COMMENTARY | The unemployment extensions – Bush tax cuts compromise bill may have hit a “procedural trap” in the House of Representatives, one that could cause a major set-back to the passage of the bill. Democratic leaders pulled the bill from consideration on the floor Thursday because they felt unsure that they had enough votes to approve of a rule the House Rules Committee decided to allow — the amending of the unpopular (among Democrats) estate tax. At present, according to media sources like OpenCongress.org, it is unclear whether the vote on the rule will be presented or if it will be altered in some way. Regardless, the rules of procedure must be agreed upon. At the same time, Republicans have threatened to filibuster any changed bill that is kicked back to the Senate for approval.
Will House Democrats alter the compromise bill and risk a Republican filibuster in the Senate, thereby also risking the passage of the provisions they support and further risking that they not be included or be negatively altered in some way in measures that would come up for a vote in a Republican-controlled House (which begins in January)? Will they call the Senate Republicans’ bluff, hoping that the Republicans fold so they can get their much-wanted two-year Bush tax cuts passed before they expire?
Democrats have been extremely vocal about what they truly think of the compromise bill negotiated by the White House and Senate Republicans (H.R.4853), even going so far as voicing a nearly unanimous non-binding rejection of the measure last week. Succinctly put, they believe President Obama “caved” on the Bush era tax cuts (due to expire at the end of the year) in order to get a longer extension (13 months as opposed to 3) on unemployment benefits extensions (which have already expired) and a few other breaks for lower and middle class income earners. They believe they could have gotten the unemployment extensions without conceding a two-year extension on the Bush tax cuts, especially those targeted for the wealthy. They also disagree with the revamped estate tax that they believe benefits only the wealthy. It is the estate tax which the House Rules Committee decided to allow debate on that has caused the “procedural trap,” where the House puts itself in limbo on legislation until the methods of procedure are agreed upon before an actual vote on a measure can take place.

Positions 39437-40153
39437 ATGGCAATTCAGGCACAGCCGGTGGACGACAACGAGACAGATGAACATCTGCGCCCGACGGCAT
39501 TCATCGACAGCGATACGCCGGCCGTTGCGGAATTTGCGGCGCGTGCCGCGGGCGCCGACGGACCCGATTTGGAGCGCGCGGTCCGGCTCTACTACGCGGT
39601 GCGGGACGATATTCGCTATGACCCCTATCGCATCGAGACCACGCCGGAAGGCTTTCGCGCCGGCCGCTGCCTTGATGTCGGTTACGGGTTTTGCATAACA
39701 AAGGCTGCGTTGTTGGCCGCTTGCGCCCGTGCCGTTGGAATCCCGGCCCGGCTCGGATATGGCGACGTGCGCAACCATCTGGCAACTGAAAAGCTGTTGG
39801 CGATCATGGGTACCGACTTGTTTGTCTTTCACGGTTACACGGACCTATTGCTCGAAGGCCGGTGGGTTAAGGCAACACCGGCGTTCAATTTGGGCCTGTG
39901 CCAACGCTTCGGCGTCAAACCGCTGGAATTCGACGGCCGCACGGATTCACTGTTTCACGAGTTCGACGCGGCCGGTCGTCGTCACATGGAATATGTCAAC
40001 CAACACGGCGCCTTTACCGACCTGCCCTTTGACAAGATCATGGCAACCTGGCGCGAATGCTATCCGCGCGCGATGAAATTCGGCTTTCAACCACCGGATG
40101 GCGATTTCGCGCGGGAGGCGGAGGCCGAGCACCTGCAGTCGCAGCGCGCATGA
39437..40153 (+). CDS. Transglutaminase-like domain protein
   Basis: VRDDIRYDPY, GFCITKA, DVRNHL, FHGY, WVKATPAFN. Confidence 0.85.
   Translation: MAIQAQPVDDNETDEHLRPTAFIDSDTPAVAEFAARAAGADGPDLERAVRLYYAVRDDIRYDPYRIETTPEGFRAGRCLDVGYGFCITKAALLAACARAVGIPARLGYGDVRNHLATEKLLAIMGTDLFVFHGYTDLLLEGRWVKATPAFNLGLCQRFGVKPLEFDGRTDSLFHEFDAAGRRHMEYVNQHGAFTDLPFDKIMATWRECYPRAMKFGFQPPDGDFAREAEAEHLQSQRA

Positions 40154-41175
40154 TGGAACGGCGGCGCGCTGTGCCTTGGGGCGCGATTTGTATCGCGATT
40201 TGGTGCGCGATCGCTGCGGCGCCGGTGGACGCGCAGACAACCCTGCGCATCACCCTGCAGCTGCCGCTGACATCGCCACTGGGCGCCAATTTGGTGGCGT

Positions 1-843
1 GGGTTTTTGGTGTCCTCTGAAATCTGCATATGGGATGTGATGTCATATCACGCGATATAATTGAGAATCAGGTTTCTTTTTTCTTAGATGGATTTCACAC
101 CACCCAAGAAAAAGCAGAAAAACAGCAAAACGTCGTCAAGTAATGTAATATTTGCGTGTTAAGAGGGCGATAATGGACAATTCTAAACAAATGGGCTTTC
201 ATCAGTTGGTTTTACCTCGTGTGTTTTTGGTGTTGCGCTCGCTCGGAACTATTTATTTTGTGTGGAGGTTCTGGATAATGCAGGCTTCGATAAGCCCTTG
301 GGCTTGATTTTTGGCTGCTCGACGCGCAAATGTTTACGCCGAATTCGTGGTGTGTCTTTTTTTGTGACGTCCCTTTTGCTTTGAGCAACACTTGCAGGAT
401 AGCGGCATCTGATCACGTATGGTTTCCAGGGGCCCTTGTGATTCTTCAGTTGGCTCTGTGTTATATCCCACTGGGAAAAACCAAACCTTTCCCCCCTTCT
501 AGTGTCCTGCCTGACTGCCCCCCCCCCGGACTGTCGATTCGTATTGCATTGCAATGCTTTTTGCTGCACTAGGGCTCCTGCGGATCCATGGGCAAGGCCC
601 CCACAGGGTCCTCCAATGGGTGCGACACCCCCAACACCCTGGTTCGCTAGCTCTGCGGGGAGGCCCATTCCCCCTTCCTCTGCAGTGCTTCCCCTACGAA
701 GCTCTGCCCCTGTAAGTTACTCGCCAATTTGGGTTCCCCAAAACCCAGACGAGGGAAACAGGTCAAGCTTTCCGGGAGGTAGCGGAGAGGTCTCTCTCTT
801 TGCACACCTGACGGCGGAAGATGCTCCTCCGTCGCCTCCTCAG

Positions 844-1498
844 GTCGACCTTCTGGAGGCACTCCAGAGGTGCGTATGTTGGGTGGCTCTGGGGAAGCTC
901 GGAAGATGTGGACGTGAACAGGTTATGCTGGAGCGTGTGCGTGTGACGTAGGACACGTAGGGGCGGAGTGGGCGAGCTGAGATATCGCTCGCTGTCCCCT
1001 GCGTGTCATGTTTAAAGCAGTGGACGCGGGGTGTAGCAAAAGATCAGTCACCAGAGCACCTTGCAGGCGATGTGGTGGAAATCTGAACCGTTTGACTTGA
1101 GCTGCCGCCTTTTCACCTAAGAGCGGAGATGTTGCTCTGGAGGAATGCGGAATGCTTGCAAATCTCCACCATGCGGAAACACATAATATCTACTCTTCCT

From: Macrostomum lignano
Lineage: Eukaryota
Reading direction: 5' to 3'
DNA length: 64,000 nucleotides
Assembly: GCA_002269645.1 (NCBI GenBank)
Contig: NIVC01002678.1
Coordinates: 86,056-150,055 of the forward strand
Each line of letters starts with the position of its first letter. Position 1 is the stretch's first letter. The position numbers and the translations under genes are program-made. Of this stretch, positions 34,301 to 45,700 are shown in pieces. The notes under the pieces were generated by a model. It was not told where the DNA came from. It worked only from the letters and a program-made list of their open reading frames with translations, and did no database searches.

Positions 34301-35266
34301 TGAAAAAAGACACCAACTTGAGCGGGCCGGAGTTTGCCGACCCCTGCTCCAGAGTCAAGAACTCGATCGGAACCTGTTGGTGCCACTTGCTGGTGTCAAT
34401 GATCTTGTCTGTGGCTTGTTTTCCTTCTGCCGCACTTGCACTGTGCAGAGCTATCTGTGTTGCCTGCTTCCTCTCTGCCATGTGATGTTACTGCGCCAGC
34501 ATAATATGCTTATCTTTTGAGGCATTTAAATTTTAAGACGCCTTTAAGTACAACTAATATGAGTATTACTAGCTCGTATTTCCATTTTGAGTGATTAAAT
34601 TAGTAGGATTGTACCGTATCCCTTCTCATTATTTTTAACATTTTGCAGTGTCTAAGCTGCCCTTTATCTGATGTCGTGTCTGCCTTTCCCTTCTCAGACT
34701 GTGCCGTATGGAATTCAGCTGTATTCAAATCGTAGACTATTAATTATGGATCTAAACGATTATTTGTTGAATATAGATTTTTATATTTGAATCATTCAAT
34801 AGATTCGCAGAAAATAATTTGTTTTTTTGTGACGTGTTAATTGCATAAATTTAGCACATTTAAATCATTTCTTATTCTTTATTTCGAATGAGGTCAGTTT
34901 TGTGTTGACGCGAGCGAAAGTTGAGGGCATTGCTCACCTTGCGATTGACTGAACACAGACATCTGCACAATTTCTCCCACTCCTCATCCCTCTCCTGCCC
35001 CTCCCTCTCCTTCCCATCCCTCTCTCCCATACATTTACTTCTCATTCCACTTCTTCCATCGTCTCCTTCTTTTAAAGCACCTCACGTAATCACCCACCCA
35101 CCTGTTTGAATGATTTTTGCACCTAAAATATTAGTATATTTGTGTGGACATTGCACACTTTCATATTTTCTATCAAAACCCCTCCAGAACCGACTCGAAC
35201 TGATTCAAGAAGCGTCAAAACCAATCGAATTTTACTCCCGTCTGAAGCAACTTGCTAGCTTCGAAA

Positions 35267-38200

However, Democrats look for the procedural snag to be overcome and the compromise bill to be passed by the House sometime Thursday. The procedural problem will most likely be overcome without more than a few delays for posturing.
In short, the Democrats are very unlikely to call Senate Minority Leader Mitch McConnell’s bluff.
In a statement issued after the Senate passed the compromise bill 81-19, McConnell said, “We now urge the House leadership to bring this bipartisan agreement to a vote without political games or partisan changes designed only to block this bill’s passage in the House. If the House Democratic Leadership decides to make partisan changes, they will ensure that every American taxpayer will see a job-killing tax hike on January 1st.”
It is doubtful that Democrats are overly concerned with McConnell’s rhetoric, but they are concerned that many of the provisions in the bill, such as the 13 months of unemployment benefits extensions, could be altered, amended, or removed in dealings negotiated with a Congress with a more Republican-heavy constituency. And that Congress will convene in a matter of weeks.
The good news for unemployment benefits extension recipients in all of this is that, at the end of the day, extensions will be approved along with the rest of the bill. Authorization for extensions ended November 30 and unemployment benefits for those still eligible stopped due to lack of funding. It is estimated by the Department of Labor that there are 6.3 million jobless who are considered long-term unemployed (out of work for 27 weeks or more). It is also estimated that as many as 2 million individuals will have fallen from the rolls of the unemployed and will have lost their benefits by year’s end without reauthorization.
Saul Relative holds degrees in History and Secondary Education, and he taught school in West Virginia in the ’80s and Virginia during the ’90s. A student of politics and political movements, he began writing articles covering the political maneuverings of the Bush administration in 2004. Saul turned to writing full-time in 2008, dividing his time between reading and writing about politics and entertainment.